Latest posts by George H. Wittman (see all)
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There is something going on with Russia and China that seems to defy traditional analysis – or does it? To begin with there was no reason for a Russian destroyer to challenge a larger American naval vessel by pretending it was seeking a collision in the Philippine Sea. In other words, the Russians were “playing chicken” on the high seas. At approximately the same time the Beijing government has sought to place greater controls on the legal and political life of Hongkongers. While there is no clear sign of coordination or even connection between the two events, the timing is concerning. The truth is that both circumstances would appear to indicate that both major world powers that purportedly exercise fierce control all their overt actions are far less in control than advertised.
Obviously, the Chinese have a larger issue with which to deal. The Russians simply might be trying to show they are not intimidated by U.S. naval superiority. In effect, Moscow would be acting childishly, though their insecurity is such they may not recognize this. On a more practical basis it is not unreasonable to assume the naval action was taken without higher official authorization. Unfortunately, that would indicate a serious lack of command and control. In any case none of this is good and it all presents a troublesome aspect of the behavior of a major nuclear power.
On the other hand, the Chinese have a serious problem in that the Hongkong population turned out en masse against the effort by Beijing to change existing accords and force the former British crown colony to send individuals charged with anything other than minor misdemeanors to mainland PRC courts for trial. This is the type of misstep that Beijing is supposed to be too sophisticated to take. The reason behind this action tends to indicate that the careful rue of Xi Jinping may be in the process of being undermined. It already has been noted that his highly publicized “good relationship” with Donald Trump has not been unanimously greeted with approval by leadership elements of the Chinese Communist Party (CCP). Is there something brewing there?
Moscow, on the other hand, has come to recognize their role as the feared adversary of the West seems to have lost its bite – and the leverage it previously had held. In an effort to regain its earlier power status, Russia has turned once again toward the enticing target of Africa. Having seemingly become satisfied with a marginal role in African affairs, Putin’s covert organizations have launched strong efforts to influence and gain control of various target sectors in both North and Sub-Saharan Africa.
Interestingly, a major role has been assumed by the very shadowy organization known as the Wagner Group. Reportedly the man running this enterprise is Putin’s close friend, Yevgeny Prigozhin, the rags-to-riches entrepreneur who put together the infamous cyber unit operation in his and Putin’s hometown of St. Petersburg (Leningrad), as well as establishing several other technical cover companies. He now appears to be handling the activities of the Wagner Group’s operation in Africa that provides mercenaries and other military assistance to selected African nations and leaders.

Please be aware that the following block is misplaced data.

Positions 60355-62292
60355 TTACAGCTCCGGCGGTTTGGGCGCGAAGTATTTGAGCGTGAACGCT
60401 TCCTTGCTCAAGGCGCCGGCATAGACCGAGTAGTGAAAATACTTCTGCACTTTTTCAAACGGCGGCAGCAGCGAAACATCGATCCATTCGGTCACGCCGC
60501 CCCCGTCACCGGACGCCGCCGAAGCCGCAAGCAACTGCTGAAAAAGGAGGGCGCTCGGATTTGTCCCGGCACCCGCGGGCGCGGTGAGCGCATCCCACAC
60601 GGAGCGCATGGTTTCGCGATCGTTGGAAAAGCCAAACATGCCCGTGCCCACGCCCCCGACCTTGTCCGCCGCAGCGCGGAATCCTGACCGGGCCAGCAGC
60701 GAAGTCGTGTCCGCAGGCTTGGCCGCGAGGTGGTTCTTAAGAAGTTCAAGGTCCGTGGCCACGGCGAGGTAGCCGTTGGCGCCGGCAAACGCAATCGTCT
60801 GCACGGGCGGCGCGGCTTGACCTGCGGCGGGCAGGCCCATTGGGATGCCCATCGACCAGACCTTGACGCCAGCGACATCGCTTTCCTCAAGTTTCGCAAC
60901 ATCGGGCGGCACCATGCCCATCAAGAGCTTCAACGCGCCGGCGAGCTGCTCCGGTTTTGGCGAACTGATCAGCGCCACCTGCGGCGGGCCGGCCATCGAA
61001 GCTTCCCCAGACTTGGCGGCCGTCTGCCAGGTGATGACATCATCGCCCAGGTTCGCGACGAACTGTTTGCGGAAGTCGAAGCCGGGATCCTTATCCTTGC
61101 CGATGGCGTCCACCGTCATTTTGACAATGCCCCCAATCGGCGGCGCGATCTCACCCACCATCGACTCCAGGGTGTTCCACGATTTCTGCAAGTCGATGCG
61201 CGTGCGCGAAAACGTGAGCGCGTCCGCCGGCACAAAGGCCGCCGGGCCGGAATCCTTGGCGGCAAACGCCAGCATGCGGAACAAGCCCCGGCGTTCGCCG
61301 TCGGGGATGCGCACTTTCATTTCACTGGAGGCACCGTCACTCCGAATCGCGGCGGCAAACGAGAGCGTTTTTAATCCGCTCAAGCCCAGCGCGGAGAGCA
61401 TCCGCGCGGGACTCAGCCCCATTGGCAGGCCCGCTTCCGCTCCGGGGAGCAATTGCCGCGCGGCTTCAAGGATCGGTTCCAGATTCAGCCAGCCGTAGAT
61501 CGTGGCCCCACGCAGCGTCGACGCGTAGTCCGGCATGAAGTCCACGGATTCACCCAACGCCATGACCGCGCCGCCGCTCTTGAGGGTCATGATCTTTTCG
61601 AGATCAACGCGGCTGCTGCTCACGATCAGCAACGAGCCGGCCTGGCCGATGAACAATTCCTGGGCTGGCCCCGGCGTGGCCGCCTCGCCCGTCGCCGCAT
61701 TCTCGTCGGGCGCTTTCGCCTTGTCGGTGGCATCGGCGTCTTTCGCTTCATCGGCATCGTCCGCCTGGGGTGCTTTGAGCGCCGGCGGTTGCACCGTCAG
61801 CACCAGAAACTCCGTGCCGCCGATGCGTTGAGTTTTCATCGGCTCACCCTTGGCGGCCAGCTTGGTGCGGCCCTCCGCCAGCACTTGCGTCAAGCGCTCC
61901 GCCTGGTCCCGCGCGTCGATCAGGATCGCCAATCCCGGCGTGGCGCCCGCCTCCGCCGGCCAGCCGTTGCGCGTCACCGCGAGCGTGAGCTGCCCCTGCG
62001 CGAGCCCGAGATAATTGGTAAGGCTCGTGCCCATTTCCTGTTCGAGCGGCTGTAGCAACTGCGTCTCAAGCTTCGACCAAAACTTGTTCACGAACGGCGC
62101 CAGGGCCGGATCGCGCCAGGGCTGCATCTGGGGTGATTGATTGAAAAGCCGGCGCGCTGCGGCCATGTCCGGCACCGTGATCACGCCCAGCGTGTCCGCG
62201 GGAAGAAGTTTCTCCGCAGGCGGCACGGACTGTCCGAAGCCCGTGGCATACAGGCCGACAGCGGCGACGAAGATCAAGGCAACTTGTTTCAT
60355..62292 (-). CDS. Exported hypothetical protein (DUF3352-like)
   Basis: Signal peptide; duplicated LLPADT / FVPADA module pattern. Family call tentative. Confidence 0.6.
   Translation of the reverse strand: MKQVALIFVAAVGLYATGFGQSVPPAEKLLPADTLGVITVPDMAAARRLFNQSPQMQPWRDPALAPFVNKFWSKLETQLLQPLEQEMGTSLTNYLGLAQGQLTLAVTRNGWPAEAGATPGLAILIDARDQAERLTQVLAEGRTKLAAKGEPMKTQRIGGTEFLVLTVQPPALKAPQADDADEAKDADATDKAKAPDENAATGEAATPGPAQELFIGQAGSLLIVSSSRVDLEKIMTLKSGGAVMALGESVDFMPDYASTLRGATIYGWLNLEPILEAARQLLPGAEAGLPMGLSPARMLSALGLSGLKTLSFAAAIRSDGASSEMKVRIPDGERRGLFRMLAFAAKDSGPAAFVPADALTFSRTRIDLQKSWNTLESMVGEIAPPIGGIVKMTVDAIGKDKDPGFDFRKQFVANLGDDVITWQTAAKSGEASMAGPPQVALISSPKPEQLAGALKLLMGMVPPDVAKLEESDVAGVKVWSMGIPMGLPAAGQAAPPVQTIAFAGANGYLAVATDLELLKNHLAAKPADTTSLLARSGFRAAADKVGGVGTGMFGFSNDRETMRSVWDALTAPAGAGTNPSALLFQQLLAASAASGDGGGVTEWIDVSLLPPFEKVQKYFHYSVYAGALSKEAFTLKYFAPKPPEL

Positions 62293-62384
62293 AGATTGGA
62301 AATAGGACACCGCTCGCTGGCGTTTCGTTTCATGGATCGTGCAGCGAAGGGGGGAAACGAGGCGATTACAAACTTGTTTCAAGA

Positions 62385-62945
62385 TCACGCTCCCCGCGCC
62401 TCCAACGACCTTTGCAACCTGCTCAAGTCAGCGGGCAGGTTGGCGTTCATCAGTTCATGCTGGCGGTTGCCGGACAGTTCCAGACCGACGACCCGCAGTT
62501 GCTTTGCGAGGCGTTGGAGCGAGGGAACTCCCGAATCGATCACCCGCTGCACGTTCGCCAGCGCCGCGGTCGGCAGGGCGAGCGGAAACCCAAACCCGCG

The Prigozhin operation appears to have multiple ambitions. One of these efforts is to use willing African nations as entrepots for the purchase of items for which Russia has been blocked for strategic reasons. Finished goods and products are transported to a convenient African destination and then reshipped to Russia. This type of complicated deal is Prigozhin’s specialty. He also has fronted paramilitary operations under various consulting covers in Syria and Ukraine. While suspected, these same YP dealings have been rumored to have been active in assisting North Korean embargoed business dealings.
The Central African Republic (CAR) is a country with a strong Russian presence including having a Russian national security advisor assigned to the president. The CAR has been said to be the “strategic hub” for Moscow’s regional operations. Interestingly, the Chinese do not seem to have joint operations with their Russian friends in these and other areas but prefer to make their own “deals.” Meanwhile, many millions of dollars change hands under a plethora of “arrangements.” One can imagine the numerous devices used in the buying and selling (and renting) of strategic goods and services. If all this seems too arcane to be true, it’s important to realize that these activities are just the tip of the iceberg of covert political economic activities between and among Chinese and Russian numerous international operations. It follows logically that whatever one learns through the media is usually simply a reflection of a far larger and more complicated event. There is nothing new here; it’s gone on this way for generations. The problem for the United States is to separate the component elements, prioritize targets and then proceed to counter or simply defeat the “enemy” action in process. It is easy to say, but quite a bit harder to accomplish. The writer Ian Fleming, a former intelligence officer himself, created James Bond to deal with all these complications. It’s far harder to deal with reality.